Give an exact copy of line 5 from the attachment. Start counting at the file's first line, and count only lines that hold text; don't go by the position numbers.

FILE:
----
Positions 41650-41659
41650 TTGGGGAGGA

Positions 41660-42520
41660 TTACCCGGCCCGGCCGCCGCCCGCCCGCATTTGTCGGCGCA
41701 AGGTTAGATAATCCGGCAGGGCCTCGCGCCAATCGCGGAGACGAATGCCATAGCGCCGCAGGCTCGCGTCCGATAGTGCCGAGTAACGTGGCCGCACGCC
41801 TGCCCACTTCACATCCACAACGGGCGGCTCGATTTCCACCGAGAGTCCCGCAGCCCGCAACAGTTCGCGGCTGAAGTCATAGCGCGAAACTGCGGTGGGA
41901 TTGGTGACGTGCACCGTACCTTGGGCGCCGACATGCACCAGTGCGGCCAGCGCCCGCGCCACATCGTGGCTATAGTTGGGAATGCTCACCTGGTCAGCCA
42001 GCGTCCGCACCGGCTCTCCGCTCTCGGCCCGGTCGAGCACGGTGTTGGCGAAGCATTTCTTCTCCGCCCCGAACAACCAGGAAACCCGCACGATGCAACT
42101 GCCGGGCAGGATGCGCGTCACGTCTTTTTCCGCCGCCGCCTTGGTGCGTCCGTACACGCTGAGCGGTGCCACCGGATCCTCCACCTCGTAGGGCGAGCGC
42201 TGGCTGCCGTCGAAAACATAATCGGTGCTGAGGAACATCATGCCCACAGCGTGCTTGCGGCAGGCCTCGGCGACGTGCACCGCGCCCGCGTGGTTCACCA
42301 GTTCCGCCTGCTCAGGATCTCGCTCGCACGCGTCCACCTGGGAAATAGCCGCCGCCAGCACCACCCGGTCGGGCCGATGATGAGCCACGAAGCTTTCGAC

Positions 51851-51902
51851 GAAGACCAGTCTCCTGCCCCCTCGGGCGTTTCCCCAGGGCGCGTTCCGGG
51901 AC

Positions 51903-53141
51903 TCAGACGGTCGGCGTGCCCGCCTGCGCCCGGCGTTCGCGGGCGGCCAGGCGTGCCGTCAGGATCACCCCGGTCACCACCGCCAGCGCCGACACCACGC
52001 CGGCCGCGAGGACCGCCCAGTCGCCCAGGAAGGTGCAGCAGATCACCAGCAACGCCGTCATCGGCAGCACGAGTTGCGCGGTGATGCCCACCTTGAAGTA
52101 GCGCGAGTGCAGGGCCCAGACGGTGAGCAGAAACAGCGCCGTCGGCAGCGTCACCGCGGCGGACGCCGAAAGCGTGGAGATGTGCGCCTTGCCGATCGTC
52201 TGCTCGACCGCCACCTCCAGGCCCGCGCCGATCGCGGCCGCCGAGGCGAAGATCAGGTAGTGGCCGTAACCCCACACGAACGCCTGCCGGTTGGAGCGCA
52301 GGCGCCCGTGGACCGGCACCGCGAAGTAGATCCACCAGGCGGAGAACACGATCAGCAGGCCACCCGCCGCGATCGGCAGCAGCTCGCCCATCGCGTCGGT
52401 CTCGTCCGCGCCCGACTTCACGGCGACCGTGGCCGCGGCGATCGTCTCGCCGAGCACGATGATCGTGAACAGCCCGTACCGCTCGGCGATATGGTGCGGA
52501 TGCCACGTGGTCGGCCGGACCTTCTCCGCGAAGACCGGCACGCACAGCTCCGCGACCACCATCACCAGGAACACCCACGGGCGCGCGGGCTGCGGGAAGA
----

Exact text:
41701 AGGTTAGATAATCCGGCAGGGCCTCGCGCCAATCGCGGAGACGAATGCCATAGCGCCGCAGGCTCGCGTCCGATAGTGCCGAGTAACGTGGCCGCACGCC